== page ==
February 11, 2009

And now for the dried fig portion of our program


I bought a pound of dried figs two days ago so I could take a picture for this post, but I have no picture, because I have no figs left. Oops.

It's a weird thing to love. And really, love doesn't even cover what I feel for figs. Most people I have encountered in my life have only run into figs as part of a fig newton, which has NOTHING to do with figs in my humble opinion. And I suppose if my grandparents had not had a fig tree in their back yard, I would be amongst the fig newton fig believers. Thank goodness for the hot Californian sun and whomever planted all the fig trees in Redding.

Growing up, I thought it was normal for grandparents to have a wide range of fruit trees in their small urban back yard. I mean, who didn't have access to pomegranates, figs, lemons and grapefruit a few yards from the kitchen door? Really? You didn't? Well, let me tell you, you missed out.

Every summer, when the figs were rips, (conveniently, about the same time as my visit) my grandmother would pick bowls full of the plump green fruits, boil them in sugar and set them on drying racks in the giant solar dehydrator in the middle of the yard. More of them would go straight from the tree into bags in the family room freezer to be eaten all year long. I was rationed to only a handful a day of either fresh or dried with dire threats of "you'll make yourself sick!" Once I'd eaten my allotment I would sneak them out of the freezer and eat them in secret in the laundry room, biting into the sweet frozen flesh of the fresh ones or languidly chewing the icy dried ones. I probably ate at least 20 a day this way, and I never got sick. But I think that may have been sheer will power; I couldn't possibly stand a reduction in my ration and I wouldn't stop pilfering them as often as I dared.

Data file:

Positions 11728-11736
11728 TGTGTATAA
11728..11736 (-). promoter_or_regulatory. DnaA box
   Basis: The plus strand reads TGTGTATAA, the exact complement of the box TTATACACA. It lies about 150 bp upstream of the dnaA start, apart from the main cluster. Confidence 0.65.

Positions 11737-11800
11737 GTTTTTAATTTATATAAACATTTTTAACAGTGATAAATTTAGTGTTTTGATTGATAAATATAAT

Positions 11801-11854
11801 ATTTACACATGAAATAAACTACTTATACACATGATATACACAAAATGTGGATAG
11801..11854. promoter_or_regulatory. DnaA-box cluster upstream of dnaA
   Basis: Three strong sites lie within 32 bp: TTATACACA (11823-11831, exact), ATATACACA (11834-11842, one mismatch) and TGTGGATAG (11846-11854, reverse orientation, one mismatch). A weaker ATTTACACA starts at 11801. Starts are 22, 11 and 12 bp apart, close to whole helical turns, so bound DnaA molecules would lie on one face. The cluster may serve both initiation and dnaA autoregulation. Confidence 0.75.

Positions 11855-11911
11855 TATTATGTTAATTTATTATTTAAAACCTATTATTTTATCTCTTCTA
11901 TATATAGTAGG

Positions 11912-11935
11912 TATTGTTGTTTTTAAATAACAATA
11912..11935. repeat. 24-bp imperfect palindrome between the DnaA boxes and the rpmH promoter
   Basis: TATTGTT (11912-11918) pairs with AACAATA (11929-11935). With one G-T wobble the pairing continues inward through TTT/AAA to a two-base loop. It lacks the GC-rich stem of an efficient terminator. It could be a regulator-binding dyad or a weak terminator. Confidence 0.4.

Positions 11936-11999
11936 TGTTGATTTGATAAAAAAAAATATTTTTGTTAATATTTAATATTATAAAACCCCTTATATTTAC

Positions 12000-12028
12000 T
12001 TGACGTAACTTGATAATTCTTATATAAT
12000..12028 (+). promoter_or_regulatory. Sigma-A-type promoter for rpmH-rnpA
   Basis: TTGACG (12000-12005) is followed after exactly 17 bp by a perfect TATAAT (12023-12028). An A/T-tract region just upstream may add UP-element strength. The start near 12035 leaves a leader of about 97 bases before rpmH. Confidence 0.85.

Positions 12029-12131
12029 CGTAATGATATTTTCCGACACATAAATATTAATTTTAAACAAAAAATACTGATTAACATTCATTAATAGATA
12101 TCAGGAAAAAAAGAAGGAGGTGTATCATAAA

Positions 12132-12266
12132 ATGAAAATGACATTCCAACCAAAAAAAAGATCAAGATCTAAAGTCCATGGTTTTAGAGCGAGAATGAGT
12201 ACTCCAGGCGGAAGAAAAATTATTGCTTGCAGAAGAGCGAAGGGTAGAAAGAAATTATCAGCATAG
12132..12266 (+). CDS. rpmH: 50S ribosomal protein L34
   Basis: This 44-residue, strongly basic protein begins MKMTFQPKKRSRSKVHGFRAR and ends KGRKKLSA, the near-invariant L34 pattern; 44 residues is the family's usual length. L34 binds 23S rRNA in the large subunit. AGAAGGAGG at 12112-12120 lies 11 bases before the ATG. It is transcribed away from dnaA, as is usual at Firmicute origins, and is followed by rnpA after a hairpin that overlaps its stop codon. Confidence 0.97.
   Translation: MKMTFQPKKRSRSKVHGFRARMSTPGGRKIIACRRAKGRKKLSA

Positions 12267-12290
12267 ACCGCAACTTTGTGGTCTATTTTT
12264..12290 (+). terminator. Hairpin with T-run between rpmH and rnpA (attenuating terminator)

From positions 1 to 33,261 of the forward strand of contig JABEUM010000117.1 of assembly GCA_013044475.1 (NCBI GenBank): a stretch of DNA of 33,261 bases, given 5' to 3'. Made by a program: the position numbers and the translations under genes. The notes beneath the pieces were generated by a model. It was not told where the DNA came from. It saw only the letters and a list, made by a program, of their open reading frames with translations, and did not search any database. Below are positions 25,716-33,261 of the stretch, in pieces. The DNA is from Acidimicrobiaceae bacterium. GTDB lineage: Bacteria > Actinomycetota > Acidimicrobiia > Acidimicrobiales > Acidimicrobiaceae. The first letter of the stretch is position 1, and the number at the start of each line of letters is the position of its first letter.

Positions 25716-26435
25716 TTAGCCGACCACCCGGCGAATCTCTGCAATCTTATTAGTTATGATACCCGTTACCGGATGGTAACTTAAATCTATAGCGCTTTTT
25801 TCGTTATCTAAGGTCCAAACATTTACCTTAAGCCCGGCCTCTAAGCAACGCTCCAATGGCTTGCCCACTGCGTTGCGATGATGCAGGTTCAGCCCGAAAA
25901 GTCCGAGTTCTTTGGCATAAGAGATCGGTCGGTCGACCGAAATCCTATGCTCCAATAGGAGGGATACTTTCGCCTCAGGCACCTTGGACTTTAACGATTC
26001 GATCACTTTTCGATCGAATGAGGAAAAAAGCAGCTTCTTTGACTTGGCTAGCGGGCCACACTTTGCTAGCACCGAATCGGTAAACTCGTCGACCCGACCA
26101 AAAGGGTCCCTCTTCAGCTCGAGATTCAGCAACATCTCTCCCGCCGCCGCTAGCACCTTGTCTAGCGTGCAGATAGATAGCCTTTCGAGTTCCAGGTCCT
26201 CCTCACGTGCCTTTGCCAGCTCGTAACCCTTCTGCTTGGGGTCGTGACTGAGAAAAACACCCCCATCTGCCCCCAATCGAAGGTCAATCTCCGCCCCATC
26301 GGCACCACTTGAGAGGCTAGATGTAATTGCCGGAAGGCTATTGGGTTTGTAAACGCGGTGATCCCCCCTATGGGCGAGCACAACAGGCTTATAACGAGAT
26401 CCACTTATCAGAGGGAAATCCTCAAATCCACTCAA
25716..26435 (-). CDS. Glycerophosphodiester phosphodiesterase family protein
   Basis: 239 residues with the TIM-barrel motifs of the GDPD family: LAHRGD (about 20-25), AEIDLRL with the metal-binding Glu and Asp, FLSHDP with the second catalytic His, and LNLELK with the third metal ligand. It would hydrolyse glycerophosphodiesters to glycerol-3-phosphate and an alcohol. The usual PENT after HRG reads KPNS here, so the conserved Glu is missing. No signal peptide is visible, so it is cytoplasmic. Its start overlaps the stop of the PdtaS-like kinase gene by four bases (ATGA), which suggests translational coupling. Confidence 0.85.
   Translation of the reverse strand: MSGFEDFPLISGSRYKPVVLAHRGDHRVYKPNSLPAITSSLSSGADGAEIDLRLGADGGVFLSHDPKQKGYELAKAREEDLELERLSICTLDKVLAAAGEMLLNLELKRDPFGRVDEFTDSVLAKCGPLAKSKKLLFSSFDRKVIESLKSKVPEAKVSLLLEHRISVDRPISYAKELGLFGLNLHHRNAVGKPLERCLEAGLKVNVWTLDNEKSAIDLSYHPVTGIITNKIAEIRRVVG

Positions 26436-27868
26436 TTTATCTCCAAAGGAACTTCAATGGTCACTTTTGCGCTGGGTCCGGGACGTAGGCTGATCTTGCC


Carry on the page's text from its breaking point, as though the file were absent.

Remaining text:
I no longer have access to a fig tree. Someday, when we stop moving around, I'll plant one. Well, I'll probably plant several, the more the merrier. For now I'm reduced to buying them. They aren't cheap, and they aren't nearly as good as my grandmother's, but I buy a pound of dried figs as often as I can afford and sometimes even when I can't, and then spend a happy couple of days chowing down.

And I've passed this addiction on to Evie. Briton informed me years ago that only girls ate figs (what? oh well, more for me!) But Evie loves them. She calls them "Big raisins." Yesterday our conversation went something like this.
"Mommy! I want raisins!"
"You ate all the raisins Evelyn. No raisins."
"No BIG raisins."
"Yes, bigs, big raisins."
"Figs, Evelyn. Say Figs."
"figggggsss...oh,whatever, here."

So now we have two addicts in the house, which is (honestly, it wasn't just me!) why we have no figs for a photo. Sigh, another day and a half till grocery shopping. I hate waiting.

Ah well, I'll leave you with my new favorite breakfast, which highlights figs in all their yummyness

Fig and Quinoa yogurt parfait

1 cup good yogurt - I use homemade vanilla, but any good thick yogurt works. Greek would be great!
3-4 dried figs, roughly chopped
3 T cooked quinoa
1 T granola

In a bowl (or a glass, it looks pretty!) layer yogurt, quinoa, yogurt, figs and then sprinkle with granola. Dive in. Yum.